Faith yearns to take a place alongside her famous scientist father, but is constrained by the social restrictions imposed on women of her time. When the family moves to an island to escape a scandal, Faith takes her chance to assume the mantle of natural scientist over a very strange plant indeed – and finds herself embroiled in a mystery that challenges all the assumptions that her father held dear.

Muster up the motivation because…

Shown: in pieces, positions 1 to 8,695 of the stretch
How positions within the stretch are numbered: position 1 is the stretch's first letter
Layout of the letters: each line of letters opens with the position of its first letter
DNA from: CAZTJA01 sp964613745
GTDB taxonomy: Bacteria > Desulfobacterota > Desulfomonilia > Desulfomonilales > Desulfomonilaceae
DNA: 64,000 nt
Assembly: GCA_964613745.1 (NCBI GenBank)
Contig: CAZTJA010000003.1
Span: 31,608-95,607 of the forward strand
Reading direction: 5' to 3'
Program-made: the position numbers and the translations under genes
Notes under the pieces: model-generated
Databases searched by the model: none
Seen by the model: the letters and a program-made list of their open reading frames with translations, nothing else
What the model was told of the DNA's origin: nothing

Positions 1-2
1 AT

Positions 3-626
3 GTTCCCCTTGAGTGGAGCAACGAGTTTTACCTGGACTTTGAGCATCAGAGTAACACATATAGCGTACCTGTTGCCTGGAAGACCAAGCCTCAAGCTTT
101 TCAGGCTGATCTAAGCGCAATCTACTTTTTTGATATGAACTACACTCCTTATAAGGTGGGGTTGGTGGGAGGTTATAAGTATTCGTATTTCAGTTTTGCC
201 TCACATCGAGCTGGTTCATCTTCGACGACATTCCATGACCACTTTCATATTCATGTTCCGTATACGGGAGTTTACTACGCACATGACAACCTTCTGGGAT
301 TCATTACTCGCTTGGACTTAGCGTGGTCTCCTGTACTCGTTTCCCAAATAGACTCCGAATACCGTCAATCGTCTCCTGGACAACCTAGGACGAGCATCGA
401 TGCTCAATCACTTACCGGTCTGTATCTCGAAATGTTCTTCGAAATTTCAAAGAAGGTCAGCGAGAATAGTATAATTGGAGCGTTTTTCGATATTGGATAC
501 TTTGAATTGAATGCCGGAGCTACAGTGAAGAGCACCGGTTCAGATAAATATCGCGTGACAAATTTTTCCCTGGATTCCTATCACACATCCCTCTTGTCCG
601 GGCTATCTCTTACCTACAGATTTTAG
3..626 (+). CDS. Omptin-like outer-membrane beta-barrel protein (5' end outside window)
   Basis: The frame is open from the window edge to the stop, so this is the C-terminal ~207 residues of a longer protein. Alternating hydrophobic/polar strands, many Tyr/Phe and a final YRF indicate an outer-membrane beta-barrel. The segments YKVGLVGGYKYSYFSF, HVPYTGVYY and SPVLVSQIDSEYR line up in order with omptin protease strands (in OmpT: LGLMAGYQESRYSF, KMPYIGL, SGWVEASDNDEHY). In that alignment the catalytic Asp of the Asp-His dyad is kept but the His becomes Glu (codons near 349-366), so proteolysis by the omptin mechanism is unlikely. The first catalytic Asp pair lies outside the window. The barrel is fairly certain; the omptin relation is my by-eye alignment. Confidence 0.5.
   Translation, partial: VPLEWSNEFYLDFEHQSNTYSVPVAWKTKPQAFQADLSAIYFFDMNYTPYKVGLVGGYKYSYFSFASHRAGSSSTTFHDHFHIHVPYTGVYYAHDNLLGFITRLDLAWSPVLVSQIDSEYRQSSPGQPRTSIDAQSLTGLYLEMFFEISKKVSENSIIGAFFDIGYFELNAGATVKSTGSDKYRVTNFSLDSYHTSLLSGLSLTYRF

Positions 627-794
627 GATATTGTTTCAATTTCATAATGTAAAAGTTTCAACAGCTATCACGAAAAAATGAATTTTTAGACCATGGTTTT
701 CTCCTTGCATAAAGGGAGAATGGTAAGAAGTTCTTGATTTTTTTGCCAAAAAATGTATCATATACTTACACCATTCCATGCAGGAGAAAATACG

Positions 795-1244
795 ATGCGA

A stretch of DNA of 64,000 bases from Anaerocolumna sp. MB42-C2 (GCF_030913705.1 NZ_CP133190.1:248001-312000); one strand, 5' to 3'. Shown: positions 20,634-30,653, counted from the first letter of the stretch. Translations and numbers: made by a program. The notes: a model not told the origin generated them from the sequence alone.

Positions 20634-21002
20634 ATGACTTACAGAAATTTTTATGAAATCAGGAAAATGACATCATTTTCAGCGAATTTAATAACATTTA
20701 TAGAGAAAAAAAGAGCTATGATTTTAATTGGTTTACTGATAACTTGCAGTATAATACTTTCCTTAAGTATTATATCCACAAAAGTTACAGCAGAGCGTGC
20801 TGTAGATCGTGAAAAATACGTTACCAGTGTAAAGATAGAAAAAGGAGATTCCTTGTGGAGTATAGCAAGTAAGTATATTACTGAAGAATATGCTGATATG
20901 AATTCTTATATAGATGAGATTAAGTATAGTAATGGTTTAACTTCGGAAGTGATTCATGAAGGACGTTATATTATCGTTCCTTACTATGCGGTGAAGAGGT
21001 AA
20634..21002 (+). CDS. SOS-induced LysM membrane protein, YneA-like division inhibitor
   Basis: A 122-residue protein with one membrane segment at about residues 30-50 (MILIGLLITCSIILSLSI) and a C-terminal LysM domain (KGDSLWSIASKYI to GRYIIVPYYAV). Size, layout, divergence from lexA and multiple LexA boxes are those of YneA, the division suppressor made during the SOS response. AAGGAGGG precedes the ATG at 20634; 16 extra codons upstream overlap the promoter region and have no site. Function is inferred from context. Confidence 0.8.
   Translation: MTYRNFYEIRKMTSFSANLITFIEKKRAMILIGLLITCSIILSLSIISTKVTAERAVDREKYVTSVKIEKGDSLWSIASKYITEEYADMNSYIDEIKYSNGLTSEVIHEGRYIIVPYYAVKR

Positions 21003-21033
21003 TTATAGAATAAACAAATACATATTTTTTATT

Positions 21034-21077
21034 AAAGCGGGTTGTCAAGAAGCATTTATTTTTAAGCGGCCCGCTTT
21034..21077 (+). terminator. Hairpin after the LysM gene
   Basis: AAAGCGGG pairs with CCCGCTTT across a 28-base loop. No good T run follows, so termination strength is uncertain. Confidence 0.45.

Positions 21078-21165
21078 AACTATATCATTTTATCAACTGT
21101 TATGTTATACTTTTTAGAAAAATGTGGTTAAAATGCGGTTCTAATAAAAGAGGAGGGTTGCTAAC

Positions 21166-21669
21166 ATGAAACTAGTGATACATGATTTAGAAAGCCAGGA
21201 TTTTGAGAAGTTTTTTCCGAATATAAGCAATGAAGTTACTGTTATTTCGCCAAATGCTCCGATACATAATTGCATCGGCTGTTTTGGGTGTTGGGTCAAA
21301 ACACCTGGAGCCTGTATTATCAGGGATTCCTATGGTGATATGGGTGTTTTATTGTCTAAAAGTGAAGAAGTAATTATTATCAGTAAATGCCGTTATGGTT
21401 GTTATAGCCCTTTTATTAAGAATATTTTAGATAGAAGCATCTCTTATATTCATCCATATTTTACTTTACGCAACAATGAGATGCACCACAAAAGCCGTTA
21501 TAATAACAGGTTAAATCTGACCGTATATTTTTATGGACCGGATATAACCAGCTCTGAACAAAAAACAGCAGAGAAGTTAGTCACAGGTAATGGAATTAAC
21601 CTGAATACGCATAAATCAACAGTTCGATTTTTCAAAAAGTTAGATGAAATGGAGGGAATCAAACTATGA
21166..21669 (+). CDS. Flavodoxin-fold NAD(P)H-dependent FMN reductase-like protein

…Frances Hardinge is a class apart when it comes to writing for young people.  In fact, I will go so far as to say that her books aren’t really young people’s books at all, but adult-reader-worthy books that happen to feature young protagonists.  Having read plenty of Hardinge’s work before, I knew pretty well what I was in for with The Lie Tree, and that was exactly what I got: absorbing, evocative prose, strong female characters with obvious, yet useful flaws, plot twists, and an atmosphere that perfectly reflected the oppressive situation in which the protagonist finds herself.  Faith is the eldest daughter of an (until-recently) esteemed natural scientist, who finds herself and her family spirited away to a remote island to avoid a scandal related to her father’s work.  After uncovering some of her father’s secrets through slyness and stealth, Faith is presented with an opportunity to observe a mythical plant whose discovery could change the world.  The story, like much of Hardinge’s work, unfolds slowly, with important information drip-fed to the reader.  The historical setting of this particular tale added a great deal to the atmosphere, as did the focus on gender-based restrictions that require Faith to undertake much of her investigation covertly.  This book really is absorbing, playing on ideas about the power of suggestion to create fear and generate a social environment which, already enmeshed in class-based strata and strict observance of propriety, is ripe for the dissemination of falsehood as truth, and opinion as fact.  I received the illustrated edition of the book to review, with illustrations completed by (who other than) Chris Riddell, yet I found that the illustrations didn’t add a great deal to my experience of the book.  Obviously, the illustrations are gorgeous and I enjoyed flicking across a full page line drawing every now and then in such a long book, but the narrative carries itself here, with Hardinge’s narrative imagery working its own magic.  Riddell’s illustrative style is particularly suited to the dour, historical atmosphere of the story however and admittedly, it was fun to see the portrayals of characters whose physical features are as unflattering as their personalities. I would definitely recommend The Lie Tree to those who are already fans of Hardinge’s work, featuring as it does a similar dark and foreboding atmosphere as her recent publications, Cuckoo Song and A Face Like Glass. If you are a fan of historical fiction that carries a touch of the subversive, and are looking for a good mystery with a slightly magical twist, then you will find plenty to entice you with The Lie Tree.